Or, is there a miracle situation, akin to the many we seem to have had since 1997, where all those denied their liberty were correctly diagnosed and placed in section for their own best interest. I would take a wager not.

  4. Senex
    01/11/2012 at 7:56 pm

    I confess some confusion when you say ‘doctors’. In hospitals and community are you saying doctors work alone to section patients because this is what is coming across.

    My understanding is that a mental health team comprising of a doctor plus a relative and social worker and sometimes a psychiatric doctor must agree together that a section is in the best interests of both the patient and public on safety grounds. As for Lord Pannick’s comments, Primary Legislation is by definition broad in its interpretation.

    Perhaps he means that broad is an understatement in this case? The situation in the Community places both doctors and relatives in a dreadful position because patients have often self harmed or have a record of self harm and/or self neglect before sectioning is considered and even then its done in resignation as an absolute last resort.

    Doctors do NOT make the decision alone! But they may be the authorising signatory.

    • maude elwes
      02/11/2012 at 1:59 pm

      @Senex:

      Come on, we all know the others can’t do a thing without the Doc signing the form of authority. And the reason they have a group is to cover each others behind. A back up should someone decide to take a look at what is going on.

      Similar to the Musketeers, one for all and all for one.

  5. Rhodri Mawr
    01/11/2012 at 9:35 pm

    Ha!Ha!Lawsuits in parliament; that would be something of a surprise!

  6. Lord Blagger
    01/11/2012 at 9:55 pm

    Quite. You’ve noticed it too.

    We locked you up illegally, but we’re going to change the law to deprive you of compensation.

    Just as the treasury plan is not to pay out on the state pension. Deprive lots of people of that.

    • Rhodri Mawr
      03/11/2012 at 10:18 am

      Blagger shows up the lack of integrity of the state as usual.

      It would not be so bad if the operation had not been botched and left me with a permanent weeping injury.

      With that particular op they are botched and they die straight away, especially if they have signed an organ donor card.

      The surgeon in question persuaded me to signa form that I understood what the cost of operation was!!!!!!!! That was the NHS.
      as though there were something good or healing about it, merely because of cost!

      The internal tribunal for complaints of malpractice, without investing £15,000 for starters, with a solicitor, is run by a surgeon with grime so deep in his fingernails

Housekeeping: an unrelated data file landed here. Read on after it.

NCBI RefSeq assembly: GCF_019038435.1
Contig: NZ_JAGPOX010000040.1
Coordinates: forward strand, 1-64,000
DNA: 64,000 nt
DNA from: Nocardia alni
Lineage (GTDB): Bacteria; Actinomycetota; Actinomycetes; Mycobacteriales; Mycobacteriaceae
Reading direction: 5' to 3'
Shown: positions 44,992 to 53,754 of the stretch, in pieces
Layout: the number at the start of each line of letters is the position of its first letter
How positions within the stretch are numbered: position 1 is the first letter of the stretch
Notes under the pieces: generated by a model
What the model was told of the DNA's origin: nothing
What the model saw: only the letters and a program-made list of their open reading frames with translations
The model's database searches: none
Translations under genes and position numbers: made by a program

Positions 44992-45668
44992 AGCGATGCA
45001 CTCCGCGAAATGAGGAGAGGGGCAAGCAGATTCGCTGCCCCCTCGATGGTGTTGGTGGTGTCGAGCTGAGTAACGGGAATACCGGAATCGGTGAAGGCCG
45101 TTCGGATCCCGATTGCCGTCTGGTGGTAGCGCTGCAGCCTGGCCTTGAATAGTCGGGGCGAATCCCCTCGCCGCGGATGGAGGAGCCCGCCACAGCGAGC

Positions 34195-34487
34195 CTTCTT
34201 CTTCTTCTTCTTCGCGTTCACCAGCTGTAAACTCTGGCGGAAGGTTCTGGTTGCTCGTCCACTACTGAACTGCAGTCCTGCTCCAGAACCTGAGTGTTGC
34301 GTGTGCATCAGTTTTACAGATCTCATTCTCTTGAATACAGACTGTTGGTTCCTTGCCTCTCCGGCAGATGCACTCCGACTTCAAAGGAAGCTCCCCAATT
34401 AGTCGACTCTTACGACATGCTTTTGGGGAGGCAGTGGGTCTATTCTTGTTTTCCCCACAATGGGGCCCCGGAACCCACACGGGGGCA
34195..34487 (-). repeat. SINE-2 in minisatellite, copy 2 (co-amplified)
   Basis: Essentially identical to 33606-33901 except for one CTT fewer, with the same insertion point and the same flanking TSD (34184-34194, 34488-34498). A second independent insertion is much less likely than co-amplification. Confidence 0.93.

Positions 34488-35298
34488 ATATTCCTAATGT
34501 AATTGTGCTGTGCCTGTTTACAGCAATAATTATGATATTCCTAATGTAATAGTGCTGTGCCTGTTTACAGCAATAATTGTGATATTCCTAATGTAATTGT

one wondered whether that was why he had to stop operating.

  7. Rhodri Mawr
    02/11/2012 at 10:10 am

    To give powers of incarceration or sectioning to people who are employees of a state monopoly
    and who also have powers over the benefit income of the individual, is surely very unwise indeed. Even more unwise is the individual to get involved with it. Let the “buyer” beware!

  8. Charles Crane
    02/11/2012 at 12:18 pm

    The perils of distinction, of course, are that you never know who will look you up when the passenger list arrives for your next holiday. I promise to leave you alone, although I was interested to read of your work in relation to assisted dying.

    • maude elwes
      02/11/2012 at 1:53 pm

      @Charles Crane:

      Medics I know call the bonus they receive for the signing the dead away, as their ‘ash cash.’

      I wonder what the medics for the mentally ill nick name locking the sick up indefinitely to ensure a good result?

  9. Sharon
    02/11/2012 at 7:59 pm

    That’s right, blame it on other people again instead of yourselves in parliament for not doing your jobs properly. Typical. Why don’t you rush it through parliament that those of us who have a hidden illness are deemed as ill as those who have a visible one and are treated on an equal footing? Just because you can’t see it, doesn’t make it not exist and I’m sick of hearing stories from people who have a neighbour of a neighbour that is disabled but doesn’t look it, sickening.

    • maude elwes
      05/11/2012 at 2:08 pm

      A cancer Professor, Mark Glaser, in the Daily Mail this morning, tells the truth, for once. He makes it clear many people entering hospital are placed on the ‘Care Pathway’ as a way of slaughtering the sick for the State without any come back to the perpetrators. So, one can assume, they are able to collect their well deserved ‘Ash Cash’ Now how did this man find the courage to be so open I wonder? Well done him. And more, the Mail to print his warning.

      You could use the term Holocaust here one thinks. Not much difference between gas showers and withdrawal of food and water from the living Or, is there? Read all about it.

      http://www.dailymail.co.uk/news/article-2227863/Cancer-expert-treated-Mo-Mowlam-brands-Liverpool-Care-Pathway-corrupt-practice-British-medicine.html?ito=feeds-newsxml

  10. Gareth Howell
    05/11/2012 at 11:26 am

    Just because you can’t see it, doesn’t make it not exist

    Which puts 1.5m “ME” syndrome sufferers within the pale I suppose?

    There are so many symptoms chucked in to ME that it is the most amazing set of problems to suffer from, BUT you may not be able to see it.

    Let’s add another symptom as follows (it is after all described by Sharon as
    ” being sick”
    I’m sick of hearing stories from people who have a neighbour

    Sick of being sick? ME!

  11. Lord Blagger
    05/11/2012 at 7:18 pm

    1.5 million ME.

    2.5 million Disabled up from 1 million.

    Are all the extra disabled suffering from ME?

  12. Baroness Murphy
    Baroness Murphy
    06/11/2012 at 7:00 pm

    Charles Crane…ah, I’ve our list too now….!

    • Lord Blagger
      12/11/2012 at 10:40 am

      Quite.

      Just to explain. Technical Administrator Error.

      We locked up people illegally, so we are going to make it legal retrospectively so they can’t get any compensation for their incarceration.

      Ho hum. Nothing like passing a law to make your illegal acts legal is there.

      Next, it will be passing a law to make fraud legal, when committed by politicians.

      After all that’s the plan for the state pension